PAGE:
The Prime Minister and I both become ASIO targets
MURWILLUMBAH, 4 December 2007
Postal workers in the Tweed Valley, a sugar cane and banana-growing shire just south of the Queensland border, deliver mail to outlying rural properties on a motorbike. The intrepid couriers are mainly retirees earning a few extra bob on contracts with Australia Post. The large registered parcel addressed to me from Canberra was too big to fit in my mailbox. Because it was a rainy day with storms forecast, it was risky to leave it under the gum tree at the bottom of my long driveway.
The postie left a card asking me to collect the parcel from the Post Office at Condong, population 298, right opposite the sugar mill and managed by Eileen and Grahame. The old timber building is heritage listed. It was opened in 1901, the year Australia became an all-white independent Commonwealth nation like New Zealand and Canada. No one told Australians at the time that we would remain bound hand and foot to London for most of the 20th century. Today things have changed: Canberra shuffles behind Washington.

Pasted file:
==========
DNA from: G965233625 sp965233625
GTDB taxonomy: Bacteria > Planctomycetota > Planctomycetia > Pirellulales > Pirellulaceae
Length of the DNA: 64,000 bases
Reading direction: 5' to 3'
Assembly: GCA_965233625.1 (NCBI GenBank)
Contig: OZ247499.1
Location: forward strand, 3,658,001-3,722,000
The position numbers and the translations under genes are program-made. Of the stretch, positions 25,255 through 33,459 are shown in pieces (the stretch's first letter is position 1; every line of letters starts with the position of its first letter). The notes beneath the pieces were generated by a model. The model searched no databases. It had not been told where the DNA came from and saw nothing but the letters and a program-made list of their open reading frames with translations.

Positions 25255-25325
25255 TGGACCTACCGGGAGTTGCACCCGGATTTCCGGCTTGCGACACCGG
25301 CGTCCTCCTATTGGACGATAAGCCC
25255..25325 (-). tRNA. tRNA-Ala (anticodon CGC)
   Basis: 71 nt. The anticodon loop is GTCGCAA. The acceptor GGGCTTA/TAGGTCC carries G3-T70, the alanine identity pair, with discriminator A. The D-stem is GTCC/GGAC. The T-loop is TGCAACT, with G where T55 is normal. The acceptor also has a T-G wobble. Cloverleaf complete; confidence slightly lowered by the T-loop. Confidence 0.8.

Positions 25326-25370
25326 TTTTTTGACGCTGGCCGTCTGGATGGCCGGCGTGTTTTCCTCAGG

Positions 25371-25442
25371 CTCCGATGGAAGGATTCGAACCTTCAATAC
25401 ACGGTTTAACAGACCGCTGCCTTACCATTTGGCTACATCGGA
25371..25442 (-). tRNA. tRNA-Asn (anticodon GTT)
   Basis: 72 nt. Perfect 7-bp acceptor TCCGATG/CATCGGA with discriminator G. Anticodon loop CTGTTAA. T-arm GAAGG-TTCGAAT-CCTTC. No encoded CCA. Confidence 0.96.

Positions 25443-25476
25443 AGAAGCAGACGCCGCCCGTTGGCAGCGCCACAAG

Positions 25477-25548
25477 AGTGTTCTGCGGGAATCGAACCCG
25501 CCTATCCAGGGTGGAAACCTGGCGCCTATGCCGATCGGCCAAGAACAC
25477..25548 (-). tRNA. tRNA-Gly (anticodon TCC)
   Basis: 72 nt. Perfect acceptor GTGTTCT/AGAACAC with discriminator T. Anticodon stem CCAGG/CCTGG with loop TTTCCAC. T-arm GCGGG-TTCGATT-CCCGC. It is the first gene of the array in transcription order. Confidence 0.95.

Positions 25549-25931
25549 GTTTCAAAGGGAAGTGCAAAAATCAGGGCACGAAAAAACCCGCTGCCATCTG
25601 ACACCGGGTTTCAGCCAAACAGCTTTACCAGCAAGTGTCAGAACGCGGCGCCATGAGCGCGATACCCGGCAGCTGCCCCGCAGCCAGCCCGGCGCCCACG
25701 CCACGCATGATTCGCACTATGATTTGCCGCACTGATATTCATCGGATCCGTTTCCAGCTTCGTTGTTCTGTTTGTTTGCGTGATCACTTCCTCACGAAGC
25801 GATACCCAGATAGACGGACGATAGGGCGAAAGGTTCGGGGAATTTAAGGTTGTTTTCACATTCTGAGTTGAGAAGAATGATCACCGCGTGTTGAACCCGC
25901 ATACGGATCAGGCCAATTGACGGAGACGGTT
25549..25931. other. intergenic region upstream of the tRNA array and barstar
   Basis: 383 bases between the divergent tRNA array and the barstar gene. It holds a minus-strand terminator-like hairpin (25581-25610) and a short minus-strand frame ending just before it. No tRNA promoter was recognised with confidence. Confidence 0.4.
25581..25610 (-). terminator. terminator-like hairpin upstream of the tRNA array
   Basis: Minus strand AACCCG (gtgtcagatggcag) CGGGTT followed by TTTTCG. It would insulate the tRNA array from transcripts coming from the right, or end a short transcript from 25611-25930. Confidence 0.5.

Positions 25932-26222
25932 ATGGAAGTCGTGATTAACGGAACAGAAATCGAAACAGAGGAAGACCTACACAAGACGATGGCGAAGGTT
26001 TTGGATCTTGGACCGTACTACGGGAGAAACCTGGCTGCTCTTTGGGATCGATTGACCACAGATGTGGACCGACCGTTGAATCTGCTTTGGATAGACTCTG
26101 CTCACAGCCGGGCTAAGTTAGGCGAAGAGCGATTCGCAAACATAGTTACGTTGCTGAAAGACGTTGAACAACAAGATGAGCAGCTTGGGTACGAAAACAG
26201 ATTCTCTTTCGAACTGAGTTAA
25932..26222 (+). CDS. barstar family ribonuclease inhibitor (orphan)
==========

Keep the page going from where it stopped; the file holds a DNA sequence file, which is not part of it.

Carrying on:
The parcel awaiting collection was my security file, compiled in the 1950s, 1960s and 1970s by the Australian Security Intelligence Organisation (ASIO), the domestic spy agency modelled on Britain’s MI5. The documents weighed as much as a large telephone directory (about 1½ kgms) and consisted of several hundred pages of reports and observations of my early career as a journalist in Townsville, Mount Isa, Sydney, Canberra and London. The documents were filed in an impressive folder carrying the message, “Your story, our history”, above the logos of the Australian Government and the National Archives of Australia.